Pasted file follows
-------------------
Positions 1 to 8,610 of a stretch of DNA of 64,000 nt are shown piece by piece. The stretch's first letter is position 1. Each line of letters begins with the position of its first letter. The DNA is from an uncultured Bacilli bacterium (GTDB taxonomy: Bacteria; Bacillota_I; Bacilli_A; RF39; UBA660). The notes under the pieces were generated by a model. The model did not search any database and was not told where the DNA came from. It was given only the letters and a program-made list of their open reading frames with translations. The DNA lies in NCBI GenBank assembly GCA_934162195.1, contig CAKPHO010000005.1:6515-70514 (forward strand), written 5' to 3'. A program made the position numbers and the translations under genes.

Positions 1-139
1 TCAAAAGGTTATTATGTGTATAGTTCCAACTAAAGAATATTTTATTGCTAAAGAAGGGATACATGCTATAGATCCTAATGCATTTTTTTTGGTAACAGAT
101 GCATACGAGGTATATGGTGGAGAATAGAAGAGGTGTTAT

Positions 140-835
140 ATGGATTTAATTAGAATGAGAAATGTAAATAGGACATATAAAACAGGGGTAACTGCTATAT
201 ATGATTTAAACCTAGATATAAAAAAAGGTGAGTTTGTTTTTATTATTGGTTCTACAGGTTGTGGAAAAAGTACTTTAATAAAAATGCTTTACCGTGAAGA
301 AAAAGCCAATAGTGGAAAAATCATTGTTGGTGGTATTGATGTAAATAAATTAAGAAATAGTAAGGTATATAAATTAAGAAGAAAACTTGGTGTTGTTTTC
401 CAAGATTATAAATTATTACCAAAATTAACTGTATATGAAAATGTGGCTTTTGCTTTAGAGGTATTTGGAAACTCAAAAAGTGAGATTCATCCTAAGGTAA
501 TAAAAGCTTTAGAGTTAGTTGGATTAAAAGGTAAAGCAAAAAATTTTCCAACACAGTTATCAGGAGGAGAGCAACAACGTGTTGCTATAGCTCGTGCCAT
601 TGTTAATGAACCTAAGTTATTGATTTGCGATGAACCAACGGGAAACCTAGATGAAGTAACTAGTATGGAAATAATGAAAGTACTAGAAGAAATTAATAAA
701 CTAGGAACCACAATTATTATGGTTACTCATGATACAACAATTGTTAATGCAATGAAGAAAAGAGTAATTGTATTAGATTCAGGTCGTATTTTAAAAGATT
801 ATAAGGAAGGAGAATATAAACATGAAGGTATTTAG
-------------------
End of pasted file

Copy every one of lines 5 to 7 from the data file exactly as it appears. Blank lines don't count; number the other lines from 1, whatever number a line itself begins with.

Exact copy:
Positions 140-835
140 ATGGATTTAATTAGAATGAGAAATGTAAATAGGACATATAAAACAGGGGTAACTGCTATAT
201 ATGATTTAAACCTAGATATAAAAAAAGGTGAGTTTGTTTTTATTATTGGTTCTACAGGTTGTGGAAAAAGTACTTTAATAAAAATGCTTTACCGTGAAGA